What I am trying to say, is that prose is worthwhile. Writing for the sake of words is why we became writers in the first place. In essence, to write is to have a love affair with words. Prose is what makes our bare bones of a story into a work of art. The color in the picture.

Prose is where the voice of the writer comes into play. How you write descriptions and explain characters is uniquely your own. If you follow the bare minimum, your story will sound like a million other stories out there. Prose is what makes it stand out from all the rest.

So don’t be afraid of it. Throw in a bit of purple prose. Write because the words are pretty. If it ends up being too much, there is always the backspace.

Shaina Merrick

The Precarious Balance of the Writing Life

Writing. A career path only for those who wish to feel guilty every moment of their life. Every moment of every day becomes a choice between writing, and not writing. If you aren’t writing, you feel guilty because you should be writing. If you are writing, you feel guilty because there is a whole family outside of your novel who could be talked with. Or an email to be sent, or another hobby to be practiced. But if you don’t write at this moment you won’t at all, and you worked an eight hour shift today dang it!

Yup. It kinda sucks.

On the one hand, we know that if we don’t write we will never get better. On the other hand, if we commit to writing for so many hours every day, won’t we become kinda, well, like a hermit? The stereotypical author who spends all of their days writing, and only ventures out into real life when their groceries run low. If they haven’t decided to get all their groceries shipped to them already.

And that was all before the internet. Now, we have Facebook, Instagram, blogs, and countless other ways to be ‘doing the job of writing’, without actually writing. Now there is one more thing to juggle, one more thing to feel guilty over.

And here I almost forgot the infamous day job that every writer slaves away at, all the while hoping to someday break free and only write. Never mind the fact that their day job is the one place they never feel guilty at. They have to be there, and that is that.

The thing is, I am not about to give you some momentous advice about how to balance it all and still keep yourself sane. This is something I am not good at. In fact, you could say I am tremendously, awfully bad at it. Even when I have a schedule.

But sometimes those who are so terrible at it that any step is a step in the right direction, have more to say than those who have done it perfectly their entire lives.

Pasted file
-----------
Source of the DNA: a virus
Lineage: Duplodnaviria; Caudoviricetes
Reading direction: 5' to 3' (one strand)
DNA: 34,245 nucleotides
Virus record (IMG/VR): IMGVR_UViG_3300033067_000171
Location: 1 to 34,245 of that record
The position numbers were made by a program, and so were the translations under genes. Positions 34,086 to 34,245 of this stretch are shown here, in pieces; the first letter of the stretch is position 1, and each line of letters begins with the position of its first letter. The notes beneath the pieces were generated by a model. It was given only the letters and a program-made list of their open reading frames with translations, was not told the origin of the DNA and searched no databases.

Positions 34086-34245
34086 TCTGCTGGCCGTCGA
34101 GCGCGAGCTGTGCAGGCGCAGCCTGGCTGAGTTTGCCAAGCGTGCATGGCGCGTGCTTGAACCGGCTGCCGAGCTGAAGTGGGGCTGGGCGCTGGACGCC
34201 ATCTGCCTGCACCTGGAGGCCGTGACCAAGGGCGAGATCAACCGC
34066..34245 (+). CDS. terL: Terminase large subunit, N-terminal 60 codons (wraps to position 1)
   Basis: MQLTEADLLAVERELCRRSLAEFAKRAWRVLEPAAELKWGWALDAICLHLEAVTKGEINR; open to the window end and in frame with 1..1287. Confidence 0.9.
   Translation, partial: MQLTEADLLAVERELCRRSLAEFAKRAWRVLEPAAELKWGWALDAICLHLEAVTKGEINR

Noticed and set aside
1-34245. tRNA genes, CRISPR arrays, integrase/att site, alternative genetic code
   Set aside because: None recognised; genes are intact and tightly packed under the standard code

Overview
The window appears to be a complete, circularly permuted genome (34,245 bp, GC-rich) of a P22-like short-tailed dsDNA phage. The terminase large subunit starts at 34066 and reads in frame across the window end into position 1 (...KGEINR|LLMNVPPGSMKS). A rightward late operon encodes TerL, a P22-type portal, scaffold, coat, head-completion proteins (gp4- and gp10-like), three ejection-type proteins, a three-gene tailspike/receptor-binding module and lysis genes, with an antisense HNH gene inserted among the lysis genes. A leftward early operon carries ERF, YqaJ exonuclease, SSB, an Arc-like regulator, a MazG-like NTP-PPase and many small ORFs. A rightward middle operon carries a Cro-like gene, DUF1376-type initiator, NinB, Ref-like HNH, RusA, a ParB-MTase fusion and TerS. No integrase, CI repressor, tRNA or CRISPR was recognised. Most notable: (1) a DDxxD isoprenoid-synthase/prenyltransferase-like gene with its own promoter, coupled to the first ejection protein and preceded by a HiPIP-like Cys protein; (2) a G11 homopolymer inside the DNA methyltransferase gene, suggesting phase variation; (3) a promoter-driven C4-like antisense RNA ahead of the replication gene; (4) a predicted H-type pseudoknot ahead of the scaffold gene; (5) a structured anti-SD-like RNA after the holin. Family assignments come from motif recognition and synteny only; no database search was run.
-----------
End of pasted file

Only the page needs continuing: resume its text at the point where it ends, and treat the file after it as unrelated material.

Like this momentous realization that was probably obvious to the rest of you.

Multitasking doesn’t work.

Ever.

I can’t write an interesting scene and write a blog post at the same time, or color and try to teach myself grammar. The best I can do is listen to very, very tame music and write a blog post. But even then I have to pause the music if I really want to concentrate. I realize that some of you are wizards of multitasking. I ain’t. So I keep the tabs low and the projects one at a time lest I overwhelm myself and get nothing done.

The other thing I realized after a long time of trying and failing is that I can’t get everything done in one day. It isn’t possible. Unless of course I decided not to sleep, or eat, or talk with anyone. But that isn’t a good idea (though don’t think I haven’t considered it.).

I have tried to do everything in one day. And at the end of the day I either had a finished to do list and no energy whatsoever to read or be nice, or I had a half completed to do list and loads of guilt to go along with it.

Well. I don’t like feeling guilty, and I also like being able to read. So I stopped trying to do it all. Most of the time.

It’s called a weekly schedule, and I am still trying to figure it out. Turns out they don’t write themselves, and writing down the things you did after you did them doesn’t work. Also, it doesn’t really count if you never look at it during the week.

I still have a long ways to go before I can properly consider myself good at scheduling my days.

Till then, I will muddle through and do my best to have my blog posts done on time.

Shaina Merrick

Since we are one the topic, got any advice for the scheduling writing? Things that worked for you? I’m telling ya, I need all the help I can get!